Two in five (38%) self-employed borrowers are making “worrying lifestyle changes and professional sacrifices” just to get onto the property ladder, according to new research from online mortgage broker Trussle.
Using insight from lenders and 2,002 self-employed mortgage applicants, the report reveals how challenging the journey to homeownership is for the UK’s 4.85 million self-employed workers.
Compared to permanently employed applicants, the self-employed are said to be required to go through extensive affordability assessments, provide further documentation and can face extra costs during the mortgage process.
As a result, more than one in eight (13%) self-employed borrowers have seriously considered abandoning homeownership ambitions.
Additionally, nearly a tenth (9%) of applicants have reconsidered their self-employment status altogether.
A further 18% of self-employed borrowers, aged between 25 and 34, were found to put off having children to focus getting on the ladder.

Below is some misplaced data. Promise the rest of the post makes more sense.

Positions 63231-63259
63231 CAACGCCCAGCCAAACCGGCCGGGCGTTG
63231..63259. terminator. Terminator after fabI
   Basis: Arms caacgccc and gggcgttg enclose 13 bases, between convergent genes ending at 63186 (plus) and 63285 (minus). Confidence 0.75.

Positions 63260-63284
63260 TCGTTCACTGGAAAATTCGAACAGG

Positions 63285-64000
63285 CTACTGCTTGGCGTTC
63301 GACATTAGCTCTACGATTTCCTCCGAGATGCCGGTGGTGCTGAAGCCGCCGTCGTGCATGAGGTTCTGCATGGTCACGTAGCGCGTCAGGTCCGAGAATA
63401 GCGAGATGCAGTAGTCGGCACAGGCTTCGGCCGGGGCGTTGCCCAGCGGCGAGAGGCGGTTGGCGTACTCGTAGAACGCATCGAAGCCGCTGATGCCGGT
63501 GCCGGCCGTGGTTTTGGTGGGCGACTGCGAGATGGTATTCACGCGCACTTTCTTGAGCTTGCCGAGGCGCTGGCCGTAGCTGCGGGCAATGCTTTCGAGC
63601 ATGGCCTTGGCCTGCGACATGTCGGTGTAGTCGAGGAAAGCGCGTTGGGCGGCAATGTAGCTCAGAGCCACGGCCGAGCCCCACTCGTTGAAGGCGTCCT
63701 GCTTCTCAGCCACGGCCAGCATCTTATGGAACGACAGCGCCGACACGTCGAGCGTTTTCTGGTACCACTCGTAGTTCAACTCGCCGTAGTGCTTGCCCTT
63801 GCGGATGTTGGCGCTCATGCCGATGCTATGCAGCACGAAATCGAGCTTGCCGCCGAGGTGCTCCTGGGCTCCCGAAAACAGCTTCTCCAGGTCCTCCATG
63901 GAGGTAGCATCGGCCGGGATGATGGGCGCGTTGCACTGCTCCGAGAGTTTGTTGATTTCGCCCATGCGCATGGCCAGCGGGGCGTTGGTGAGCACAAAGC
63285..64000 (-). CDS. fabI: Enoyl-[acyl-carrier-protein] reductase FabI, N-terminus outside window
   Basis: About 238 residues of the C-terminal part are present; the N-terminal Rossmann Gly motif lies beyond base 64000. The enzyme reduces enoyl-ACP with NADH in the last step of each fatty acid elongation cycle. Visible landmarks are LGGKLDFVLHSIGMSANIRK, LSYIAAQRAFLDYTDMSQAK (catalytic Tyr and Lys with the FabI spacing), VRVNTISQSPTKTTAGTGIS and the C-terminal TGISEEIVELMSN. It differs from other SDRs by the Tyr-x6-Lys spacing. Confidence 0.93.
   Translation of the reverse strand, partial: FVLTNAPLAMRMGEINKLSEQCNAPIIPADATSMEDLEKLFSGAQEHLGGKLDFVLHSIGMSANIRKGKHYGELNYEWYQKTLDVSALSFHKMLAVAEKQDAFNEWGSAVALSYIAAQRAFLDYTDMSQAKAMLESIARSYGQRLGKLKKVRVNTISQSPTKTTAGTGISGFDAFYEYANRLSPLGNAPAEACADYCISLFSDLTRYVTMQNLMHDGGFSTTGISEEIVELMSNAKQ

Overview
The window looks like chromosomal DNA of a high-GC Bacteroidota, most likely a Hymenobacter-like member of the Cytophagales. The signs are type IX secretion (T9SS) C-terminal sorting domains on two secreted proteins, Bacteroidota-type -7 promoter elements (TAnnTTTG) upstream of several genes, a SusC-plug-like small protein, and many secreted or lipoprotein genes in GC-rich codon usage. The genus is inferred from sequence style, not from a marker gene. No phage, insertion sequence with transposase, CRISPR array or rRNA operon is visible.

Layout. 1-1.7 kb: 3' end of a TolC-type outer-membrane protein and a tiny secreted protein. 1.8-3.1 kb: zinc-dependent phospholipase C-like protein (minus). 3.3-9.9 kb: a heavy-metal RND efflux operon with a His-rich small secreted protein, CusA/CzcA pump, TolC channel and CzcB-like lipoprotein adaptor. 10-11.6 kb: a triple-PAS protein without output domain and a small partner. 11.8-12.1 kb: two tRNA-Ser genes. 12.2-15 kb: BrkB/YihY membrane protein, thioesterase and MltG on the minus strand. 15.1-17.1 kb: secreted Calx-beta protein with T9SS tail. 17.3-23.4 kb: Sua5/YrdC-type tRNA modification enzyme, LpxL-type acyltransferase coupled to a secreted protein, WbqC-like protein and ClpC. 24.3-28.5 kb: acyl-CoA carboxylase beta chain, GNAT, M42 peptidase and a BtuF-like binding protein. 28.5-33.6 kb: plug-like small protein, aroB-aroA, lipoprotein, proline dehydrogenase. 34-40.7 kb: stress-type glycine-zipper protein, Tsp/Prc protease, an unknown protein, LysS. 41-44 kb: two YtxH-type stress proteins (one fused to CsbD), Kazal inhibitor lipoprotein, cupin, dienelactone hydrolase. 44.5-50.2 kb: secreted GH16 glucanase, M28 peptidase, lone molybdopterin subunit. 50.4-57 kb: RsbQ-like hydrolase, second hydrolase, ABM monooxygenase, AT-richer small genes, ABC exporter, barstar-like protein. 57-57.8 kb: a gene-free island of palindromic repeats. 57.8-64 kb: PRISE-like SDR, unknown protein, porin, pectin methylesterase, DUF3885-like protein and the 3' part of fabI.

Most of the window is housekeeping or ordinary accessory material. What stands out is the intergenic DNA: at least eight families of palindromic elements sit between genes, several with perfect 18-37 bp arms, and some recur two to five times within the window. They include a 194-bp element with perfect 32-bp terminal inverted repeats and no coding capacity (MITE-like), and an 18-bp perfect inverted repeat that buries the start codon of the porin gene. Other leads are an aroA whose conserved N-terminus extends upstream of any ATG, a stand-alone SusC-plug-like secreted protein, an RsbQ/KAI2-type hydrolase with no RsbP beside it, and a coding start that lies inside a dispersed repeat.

The report also found that:
- 8% take on extra work to prove their income on paper for lenders
- 7% have been put off moving despite their existing property ‘no longer being adequate’
- 4% felt the need to move back in with friends and family
Trussle’s Review also found that nearly three quarters (71%) of the UK’s self-employed population believe their employment status made it more difficult to secure a mortgage.
Trussle is calling for a collaborative effort from the industry and the government to better support the self-employed.
Suggestions include integrating Open Banking to help those with multiple income streams, becoming more flexible with tax reporting periods, and assessing self-employed mortgage applicants on their current, and not historic, income.
Ishaan Malhi, CEO and founder of Trussle, commented: “Considering the average income for the self-employed is higher than those in permanent employment, there’s no reason why the journey to home ownership should be any more difficult for those who are self-employed.
“It’s concerning that many self-employed people feel pressured to make significant personal sacrifices to get on the property ladder.”
Malhi added: “No one should feel they need to choose between having children and home ownership. Nor should anyone feel forced to change their employment status just to make the mortgage application smoother.
“This needs to change. We’re calling on the industry and the government to work more cohesively to make changes for the better. As part of this commitment, we’re in the process of developing flexible products designed to suit the needs of the self-employed.”